The First Witnesses
Reflecting on The Resurrection of the Lord: Three Days after Easter Day (Year C)
Psalter: Psalm 118:1-2, 14-24
Old Testament: 2 Samuel 6:1-15
Gospel: Luke 24:1-12
Living God, long ago, faithful women proclaimed the good news of Jesus’ resurrection, and the world was changed forever. Teach us to keep faith with them, that our witness may be as bold, our love as deep, and our faith as true. Amen.
Now it was Mary Magdalene, Joanna, Mary the mother of James, and the other women with them who told this to the apostles (Luke 24:10).
If two necessary qualifications for being an apostle were being personal witnesses to Jesus’ ministry and preaching the resurrection, then the women who first proclaimed Easter were apostles.
by C.S. Lewis
In the earliest days of Christianity an “apostle” was first and foremost a man who claimed to be an eyewitness of the Resurrection. Only a few days after the Crucifixion when two candidates were nominated for the vacancy created by the treachery of Judas, their qualification was that they had known Jesus personally both before and after His death and could offer first-hand evidence of the Resurrection in addressing the outer world (Acts 1:22). A few days later St Peter, preaching the first Christian sermon, makes the same claim—“God raised Jesus, of which we all (we Christians) are witnesses (Acts 2:32). In the first Letter to the Corinthians, St. Paul bases his claim to apostleship on the same ground-- “Am I not an apostle? Have I not seen the Lord Jesus?” (1:9).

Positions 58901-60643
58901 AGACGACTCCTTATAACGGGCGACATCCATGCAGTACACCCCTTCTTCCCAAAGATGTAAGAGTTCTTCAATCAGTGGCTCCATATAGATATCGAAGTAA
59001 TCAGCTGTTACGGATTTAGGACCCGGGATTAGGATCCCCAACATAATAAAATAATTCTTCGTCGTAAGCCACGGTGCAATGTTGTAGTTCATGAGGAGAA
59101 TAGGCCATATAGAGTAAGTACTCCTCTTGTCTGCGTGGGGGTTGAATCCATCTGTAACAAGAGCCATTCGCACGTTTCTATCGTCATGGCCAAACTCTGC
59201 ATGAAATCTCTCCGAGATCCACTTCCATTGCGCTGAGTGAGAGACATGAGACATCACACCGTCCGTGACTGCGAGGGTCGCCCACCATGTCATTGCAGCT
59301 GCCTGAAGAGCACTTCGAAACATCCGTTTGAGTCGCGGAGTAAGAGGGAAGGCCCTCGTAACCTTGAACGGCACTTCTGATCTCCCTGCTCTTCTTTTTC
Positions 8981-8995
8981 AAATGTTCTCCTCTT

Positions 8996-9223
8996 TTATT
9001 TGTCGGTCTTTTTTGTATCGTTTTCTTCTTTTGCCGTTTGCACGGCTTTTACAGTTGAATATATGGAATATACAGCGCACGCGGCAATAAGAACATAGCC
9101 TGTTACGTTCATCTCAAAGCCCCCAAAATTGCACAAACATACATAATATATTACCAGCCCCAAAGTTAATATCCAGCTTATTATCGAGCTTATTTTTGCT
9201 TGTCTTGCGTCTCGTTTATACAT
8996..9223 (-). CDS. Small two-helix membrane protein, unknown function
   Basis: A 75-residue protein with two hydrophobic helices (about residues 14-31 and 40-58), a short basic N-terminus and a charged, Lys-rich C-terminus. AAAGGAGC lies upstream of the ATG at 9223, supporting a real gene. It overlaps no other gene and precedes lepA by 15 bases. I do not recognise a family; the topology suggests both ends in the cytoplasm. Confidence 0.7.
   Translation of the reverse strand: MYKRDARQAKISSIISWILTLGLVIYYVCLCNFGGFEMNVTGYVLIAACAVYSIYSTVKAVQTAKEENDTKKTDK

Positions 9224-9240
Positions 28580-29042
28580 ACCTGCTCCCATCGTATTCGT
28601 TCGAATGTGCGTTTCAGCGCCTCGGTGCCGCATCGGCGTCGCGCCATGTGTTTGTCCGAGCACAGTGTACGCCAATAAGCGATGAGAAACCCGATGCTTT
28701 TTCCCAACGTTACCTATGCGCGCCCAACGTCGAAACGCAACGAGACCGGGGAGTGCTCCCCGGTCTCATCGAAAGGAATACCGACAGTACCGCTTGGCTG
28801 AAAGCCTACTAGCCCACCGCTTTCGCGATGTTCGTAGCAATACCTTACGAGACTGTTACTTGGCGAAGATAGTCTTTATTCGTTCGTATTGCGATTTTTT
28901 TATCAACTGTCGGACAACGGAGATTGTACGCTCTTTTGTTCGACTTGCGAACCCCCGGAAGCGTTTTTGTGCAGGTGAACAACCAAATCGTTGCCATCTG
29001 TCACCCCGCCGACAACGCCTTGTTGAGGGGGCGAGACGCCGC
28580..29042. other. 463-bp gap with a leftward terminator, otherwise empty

As this qualification suggests, to preach Christianity meant primarily to preach the Resurrection. .... The Resurrection is the central theme in every Christian sermon reported in the Acts. The Resurrection, and its consequences, were the “gospel” or good news which the Christian brought: what we call the “gospels”, the narratives of Our Lord's life and death were composed later for the benefit of those who had already accepted the gospel. They were in no sense the basis of Christianity: they were written for those already converted. The miracle of the Resurrection, and the theology of that miracle, comes first: the biography comes later as a comment on it. ....The first fact in the history of Christendom is a number of people who say they have seen the Resurrection. If they had died without making anyone else believe this ‘gospel’ no gospels would have ever been written.
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